A Theory of History Dependent Abstractions for Learning Interface Automata

F. Aarts, F. Heidarian, and F.W. Vaandrager. A Theory of History Dependent Abstractions for Learning Interface Automata. To appear in Proceedings 23rd International Conference on Concurrency Theory (CONCUR), Newcastle upon Tyne, UK, September 3-8, 2012.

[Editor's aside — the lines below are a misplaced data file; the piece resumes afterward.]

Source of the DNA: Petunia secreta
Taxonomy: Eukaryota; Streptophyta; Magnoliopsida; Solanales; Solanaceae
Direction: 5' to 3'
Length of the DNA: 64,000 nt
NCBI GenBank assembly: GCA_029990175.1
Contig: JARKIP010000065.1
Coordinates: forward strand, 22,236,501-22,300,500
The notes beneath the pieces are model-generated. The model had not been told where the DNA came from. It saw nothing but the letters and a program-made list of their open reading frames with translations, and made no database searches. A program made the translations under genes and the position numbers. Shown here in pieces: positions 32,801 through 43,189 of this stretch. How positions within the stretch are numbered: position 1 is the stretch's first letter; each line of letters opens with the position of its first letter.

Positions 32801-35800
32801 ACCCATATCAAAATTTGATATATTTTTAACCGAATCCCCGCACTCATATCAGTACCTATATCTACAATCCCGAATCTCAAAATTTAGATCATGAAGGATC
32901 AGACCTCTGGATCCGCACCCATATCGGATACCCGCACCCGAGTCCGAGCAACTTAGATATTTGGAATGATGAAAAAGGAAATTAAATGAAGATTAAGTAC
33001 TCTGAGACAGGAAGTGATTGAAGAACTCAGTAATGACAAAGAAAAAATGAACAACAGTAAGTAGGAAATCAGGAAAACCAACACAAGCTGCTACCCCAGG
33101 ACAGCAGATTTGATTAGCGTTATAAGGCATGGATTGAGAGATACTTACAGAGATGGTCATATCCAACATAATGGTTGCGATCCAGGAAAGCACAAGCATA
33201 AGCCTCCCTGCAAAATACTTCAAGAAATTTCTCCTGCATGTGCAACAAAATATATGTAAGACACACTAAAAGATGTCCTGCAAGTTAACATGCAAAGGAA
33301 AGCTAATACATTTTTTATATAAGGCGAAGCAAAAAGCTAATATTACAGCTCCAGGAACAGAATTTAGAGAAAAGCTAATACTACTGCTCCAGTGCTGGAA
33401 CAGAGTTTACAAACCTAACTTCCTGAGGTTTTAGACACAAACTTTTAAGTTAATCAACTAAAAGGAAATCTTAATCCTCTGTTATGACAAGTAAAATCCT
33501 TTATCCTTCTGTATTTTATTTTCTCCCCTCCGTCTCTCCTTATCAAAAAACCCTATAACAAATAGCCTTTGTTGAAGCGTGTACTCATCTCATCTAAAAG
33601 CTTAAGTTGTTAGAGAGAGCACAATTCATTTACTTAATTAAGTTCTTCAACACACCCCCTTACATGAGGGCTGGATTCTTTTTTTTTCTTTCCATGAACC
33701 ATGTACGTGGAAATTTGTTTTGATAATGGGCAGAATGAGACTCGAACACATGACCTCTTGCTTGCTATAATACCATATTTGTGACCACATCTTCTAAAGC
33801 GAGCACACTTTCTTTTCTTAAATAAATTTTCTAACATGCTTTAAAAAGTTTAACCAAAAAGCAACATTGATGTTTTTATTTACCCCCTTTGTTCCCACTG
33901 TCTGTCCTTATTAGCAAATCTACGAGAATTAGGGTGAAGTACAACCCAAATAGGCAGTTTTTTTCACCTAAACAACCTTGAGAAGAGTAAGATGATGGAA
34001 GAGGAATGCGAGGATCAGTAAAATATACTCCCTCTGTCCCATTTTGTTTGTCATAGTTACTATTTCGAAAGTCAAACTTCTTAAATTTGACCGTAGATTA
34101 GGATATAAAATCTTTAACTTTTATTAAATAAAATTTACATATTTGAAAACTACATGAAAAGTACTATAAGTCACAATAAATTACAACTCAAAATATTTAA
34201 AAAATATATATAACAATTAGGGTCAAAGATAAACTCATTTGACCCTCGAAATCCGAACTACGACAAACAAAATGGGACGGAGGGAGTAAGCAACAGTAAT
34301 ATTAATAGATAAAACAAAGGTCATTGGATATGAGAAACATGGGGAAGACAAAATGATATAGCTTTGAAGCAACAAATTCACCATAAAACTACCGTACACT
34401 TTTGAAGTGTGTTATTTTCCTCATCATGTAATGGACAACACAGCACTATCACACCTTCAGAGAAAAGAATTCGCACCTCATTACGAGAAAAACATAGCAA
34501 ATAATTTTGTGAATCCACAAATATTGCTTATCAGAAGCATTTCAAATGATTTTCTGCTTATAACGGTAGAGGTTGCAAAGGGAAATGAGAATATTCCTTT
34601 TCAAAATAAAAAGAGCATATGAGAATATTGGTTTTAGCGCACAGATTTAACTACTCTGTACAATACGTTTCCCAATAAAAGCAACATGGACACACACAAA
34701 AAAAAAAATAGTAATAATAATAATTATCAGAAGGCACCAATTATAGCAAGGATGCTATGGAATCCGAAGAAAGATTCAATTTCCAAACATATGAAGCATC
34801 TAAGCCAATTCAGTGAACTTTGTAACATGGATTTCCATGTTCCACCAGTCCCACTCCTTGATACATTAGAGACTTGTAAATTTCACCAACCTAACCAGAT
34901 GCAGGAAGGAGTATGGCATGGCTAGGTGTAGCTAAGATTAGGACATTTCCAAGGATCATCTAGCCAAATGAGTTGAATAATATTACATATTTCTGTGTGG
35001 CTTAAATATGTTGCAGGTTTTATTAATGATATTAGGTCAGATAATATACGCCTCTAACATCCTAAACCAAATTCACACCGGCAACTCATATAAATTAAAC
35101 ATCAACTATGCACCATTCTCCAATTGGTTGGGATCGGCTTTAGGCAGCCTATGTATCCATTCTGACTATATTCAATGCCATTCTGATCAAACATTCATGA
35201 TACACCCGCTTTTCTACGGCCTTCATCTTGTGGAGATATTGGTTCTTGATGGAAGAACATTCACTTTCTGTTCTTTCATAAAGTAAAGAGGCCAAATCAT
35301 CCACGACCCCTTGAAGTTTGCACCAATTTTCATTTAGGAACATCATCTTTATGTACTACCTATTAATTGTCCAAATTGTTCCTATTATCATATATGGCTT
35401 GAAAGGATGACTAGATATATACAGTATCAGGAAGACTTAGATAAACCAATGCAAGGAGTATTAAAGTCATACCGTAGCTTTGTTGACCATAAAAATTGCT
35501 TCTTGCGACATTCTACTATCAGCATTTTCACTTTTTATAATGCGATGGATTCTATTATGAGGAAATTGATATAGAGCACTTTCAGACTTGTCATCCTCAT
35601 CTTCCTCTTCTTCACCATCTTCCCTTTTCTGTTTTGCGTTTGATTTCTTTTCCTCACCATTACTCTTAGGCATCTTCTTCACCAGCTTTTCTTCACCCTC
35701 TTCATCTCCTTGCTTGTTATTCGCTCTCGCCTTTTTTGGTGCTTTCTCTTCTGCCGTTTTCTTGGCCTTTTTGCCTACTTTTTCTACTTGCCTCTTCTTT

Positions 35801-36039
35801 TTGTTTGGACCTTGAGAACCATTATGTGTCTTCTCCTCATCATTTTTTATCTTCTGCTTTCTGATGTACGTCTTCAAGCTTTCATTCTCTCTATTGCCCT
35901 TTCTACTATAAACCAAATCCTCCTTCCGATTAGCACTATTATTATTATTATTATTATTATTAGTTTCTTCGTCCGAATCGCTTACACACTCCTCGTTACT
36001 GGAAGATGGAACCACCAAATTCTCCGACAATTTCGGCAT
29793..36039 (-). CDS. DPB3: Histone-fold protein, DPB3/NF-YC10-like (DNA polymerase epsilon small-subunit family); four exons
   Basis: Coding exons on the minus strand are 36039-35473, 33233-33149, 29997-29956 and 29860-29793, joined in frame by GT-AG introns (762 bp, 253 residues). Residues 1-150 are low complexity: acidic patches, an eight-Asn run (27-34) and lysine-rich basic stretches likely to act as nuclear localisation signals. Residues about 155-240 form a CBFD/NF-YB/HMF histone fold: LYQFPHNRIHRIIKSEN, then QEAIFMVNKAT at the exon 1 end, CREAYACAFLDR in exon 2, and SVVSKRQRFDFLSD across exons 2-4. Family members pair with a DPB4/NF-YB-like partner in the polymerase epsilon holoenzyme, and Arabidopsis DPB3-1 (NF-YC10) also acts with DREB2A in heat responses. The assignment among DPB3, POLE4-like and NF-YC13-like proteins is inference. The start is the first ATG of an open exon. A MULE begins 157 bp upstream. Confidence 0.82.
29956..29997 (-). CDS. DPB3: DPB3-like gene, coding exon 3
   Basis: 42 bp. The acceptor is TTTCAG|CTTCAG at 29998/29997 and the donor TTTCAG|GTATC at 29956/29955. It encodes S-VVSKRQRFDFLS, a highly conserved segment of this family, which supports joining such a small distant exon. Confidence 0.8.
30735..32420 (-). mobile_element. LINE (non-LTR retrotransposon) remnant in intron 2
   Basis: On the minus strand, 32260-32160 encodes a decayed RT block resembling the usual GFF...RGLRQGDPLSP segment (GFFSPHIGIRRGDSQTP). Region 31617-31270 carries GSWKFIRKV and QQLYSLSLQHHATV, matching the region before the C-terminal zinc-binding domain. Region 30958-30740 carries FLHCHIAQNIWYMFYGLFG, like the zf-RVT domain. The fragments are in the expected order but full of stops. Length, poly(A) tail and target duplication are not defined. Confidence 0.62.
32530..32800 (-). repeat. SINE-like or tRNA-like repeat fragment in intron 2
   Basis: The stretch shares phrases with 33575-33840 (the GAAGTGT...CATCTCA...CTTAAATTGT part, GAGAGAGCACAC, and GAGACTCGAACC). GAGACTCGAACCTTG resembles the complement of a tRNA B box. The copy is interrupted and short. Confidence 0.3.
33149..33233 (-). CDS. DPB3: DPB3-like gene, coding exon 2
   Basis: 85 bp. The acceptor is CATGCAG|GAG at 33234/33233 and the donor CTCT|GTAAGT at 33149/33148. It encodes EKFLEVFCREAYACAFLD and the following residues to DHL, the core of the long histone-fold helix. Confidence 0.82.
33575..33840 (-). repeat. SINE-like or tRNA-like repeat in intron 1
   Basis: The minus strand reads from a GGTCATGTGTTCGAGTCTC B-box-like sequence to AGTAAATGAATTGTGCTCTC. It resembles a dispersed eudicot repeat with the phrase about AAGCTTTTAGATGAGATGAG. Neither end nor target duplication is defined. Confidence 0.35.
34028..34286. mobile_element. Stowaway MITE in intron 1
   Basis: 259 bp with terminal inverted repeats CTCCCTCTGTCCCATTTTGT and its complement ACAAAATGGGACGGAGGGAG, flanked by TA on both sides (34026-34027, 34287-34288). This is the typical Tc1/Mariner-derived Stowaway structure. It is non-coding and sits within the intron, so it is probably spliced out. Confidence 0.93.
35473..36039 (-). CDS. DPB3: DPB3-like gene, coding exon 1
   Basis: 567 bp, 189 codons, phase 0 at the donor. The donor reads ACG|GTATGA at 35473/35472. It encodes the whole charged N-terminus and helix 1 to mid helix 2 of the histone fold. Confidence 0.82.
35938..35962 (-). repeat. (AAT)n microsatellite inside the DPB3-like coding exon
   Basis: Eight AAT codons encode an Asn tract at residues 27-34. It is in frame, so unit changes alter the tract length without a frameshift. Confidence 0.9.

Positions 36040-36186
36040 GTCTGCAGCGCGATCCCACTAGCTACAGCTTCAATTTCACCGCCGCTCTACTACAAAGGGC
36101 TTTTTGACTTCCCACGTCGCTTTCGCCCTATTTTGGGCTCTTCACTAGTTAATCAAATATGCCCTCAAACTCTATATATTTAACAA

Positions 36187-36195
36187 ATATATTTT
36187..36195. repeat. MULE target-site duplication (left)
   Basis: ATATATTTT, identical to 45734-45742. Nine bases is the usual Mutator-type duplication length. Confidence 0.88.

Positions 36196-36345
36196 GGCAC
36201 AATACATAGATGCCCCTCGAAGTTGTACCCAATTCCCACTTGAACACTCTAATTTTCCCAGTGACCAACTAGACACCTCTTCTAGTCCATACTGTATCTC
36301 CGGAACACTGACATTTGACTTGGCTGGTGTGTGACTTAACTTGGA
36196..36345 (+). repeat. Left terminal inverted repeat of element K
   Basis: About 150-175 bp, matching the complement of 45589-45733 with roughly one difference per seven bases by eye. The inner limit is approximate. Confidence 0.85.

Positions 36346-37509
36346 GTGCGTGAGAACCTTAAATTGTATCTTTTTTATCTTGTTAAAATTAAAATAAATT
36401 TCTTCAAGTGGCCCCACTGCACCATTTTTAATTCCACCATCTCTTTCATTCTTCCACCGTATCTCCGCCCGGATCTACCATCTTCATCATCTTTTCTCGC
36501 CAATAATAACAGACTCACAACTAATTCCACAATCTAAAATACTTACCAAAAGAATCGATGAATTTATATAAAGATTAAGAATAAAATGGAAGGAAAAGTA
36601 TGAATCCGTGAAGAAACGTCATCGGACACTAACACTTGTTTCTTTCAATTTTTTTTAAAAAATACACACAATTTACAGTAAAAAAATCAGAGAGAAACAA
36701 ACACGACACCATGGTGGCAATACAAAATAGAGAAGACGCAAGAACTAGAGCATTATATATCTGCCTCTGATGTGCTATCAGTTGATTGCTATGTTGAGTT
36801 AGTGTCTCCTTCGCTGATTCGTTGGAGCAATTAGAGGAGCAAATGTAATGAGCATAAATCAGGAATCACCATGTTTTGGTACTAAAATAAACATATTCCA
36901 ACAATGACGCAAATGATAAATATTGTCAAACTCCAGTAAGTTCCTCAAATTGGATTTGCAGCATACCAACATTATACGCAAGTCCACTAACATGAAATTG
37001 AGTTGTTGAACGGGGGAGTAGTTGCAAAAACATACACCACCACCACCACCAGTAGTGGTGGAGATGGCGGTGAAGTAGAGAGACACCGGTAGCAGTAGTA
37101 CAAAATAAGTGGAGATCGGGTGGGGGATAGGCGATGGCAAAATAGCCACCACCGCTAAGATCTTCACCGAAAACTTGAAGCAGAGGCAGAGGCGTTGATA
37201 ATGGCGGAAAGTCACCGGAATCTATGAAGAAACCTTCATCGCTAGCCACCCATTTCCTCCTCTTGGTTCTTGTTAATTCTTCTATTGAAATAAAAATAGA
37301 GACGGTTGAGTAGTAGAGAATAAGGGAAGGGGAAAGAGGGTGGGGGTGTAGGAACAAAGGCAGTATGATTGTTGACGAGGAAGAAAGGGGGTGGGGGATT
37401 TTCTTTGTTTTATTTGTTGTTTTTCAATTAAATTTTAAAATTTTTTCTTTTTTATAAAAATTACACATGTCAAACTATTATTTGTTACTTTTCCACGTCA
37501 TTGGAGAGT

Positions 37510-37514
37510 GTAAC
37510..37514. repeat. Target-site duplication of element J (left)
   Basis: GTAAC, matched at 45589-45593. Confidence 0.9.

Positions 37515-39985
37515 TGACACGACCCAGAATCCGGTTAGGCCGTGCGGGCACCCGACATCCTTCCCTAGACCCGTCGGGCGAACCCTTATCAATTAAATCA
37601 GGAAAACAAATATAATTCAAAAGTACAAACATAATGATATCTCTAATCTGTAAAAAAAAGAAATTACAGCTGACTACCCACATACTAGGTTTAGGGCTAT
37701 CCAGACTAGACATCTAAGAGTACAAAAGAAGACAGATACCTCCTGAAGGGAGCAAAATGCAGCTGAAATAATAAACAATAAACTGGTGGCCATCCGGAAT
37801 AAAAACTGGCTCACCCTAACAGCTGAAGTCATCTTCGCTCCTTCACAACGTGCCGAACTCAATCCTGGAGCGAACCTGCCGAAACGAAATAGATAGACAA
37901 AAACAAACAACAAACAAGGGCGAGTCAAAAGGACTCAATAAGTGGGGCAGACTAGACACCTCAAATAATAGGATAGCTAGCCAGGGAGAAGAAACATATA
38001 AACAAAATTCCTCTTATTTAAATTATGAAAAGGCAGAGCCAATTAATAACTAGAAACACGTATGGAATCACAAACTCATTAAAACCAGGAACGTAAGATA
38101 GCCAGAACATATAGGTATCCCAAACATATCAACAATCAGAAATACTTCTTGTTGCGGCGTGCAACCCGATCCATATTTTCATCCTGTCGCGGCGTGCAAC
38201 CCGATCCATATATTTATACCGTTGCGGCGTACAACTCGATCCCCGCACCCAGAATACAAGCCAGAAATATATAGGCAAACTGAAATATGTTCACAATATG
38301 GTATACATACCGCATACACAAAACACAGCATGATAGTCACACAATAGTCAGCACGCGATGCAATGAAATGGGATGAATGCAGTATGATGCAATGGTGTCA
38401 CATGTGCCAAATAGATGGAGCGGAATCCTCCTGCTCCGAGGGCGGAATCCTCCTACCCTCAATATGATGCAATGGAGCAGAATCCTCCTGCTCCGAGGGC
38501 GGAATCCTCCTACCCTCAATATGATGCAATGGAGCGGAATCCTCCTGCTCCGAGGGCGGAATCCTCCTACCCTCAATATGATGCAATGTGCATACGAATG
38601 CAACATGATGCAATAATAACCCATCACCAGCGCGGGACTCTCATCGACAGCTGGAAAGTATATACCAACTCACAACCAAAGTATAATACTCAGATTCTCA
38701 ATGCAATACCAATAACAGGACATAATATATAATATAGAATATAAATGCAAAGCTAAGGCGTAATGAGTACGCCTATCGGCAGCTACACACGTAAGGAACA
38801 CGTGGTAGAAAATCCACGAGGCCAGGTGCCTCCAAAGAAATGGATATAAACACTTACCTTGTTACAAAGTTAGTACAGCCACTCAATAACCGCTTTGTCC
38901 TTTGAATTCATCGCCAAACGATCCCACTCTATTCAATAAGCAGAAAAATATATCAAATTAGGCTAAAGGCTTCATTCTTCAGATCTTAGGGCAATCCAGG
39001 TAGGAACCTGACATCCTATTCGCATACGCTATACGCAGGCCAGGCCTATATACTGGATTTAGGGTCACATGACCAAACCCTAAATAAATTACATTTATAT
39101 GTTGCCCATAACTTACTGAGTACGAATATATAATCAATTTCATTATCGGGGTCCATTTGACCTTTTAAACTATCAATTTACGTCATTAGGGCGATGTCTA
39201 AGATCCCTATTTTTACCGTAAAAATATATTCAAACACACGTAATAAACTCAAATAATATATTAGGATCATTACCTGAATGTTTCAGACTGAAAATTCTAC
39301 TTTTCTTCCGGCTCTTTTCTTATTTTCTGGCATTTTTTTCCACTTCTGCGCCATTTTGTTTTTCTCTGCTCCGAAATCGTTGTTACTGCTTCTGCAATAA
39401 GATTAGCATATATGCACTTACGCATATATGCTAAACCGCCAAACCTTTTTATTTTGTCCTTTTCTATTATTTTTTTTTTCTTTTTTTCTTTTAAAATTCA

History dependent abstraction operators are the key for scaling existing methods for active learning of automata to realistic applications. Recently, Aarts, Jonsson & Uijen have proposed a framework for history dependent abstraction operators. Using this framework they succeeded to automatically infer models of several realistic software components with large state spaces, including fragments of the TCP and SIP protocols. Despite this success, the approach of Aarts et al suffers from limitations that seriously hinder its applicability in practice. In this article, we get rid of some of these limitations and present four important generalizations/improvements of the theory of history dependent abstraction operators. Our abstraction framework supports: (a) interface automata instead of the more restricted Mealy machines, (b) the concept of a learning purpose, which allows one to restrict the learning process to relevant behaviors only, (c) a richer class of abstractions, which includes abstractions that overapproximate the behavior of the system-under-test, and (d) a conceptually superior approach for testing correctness of the hypotheses that are generated by the learner.

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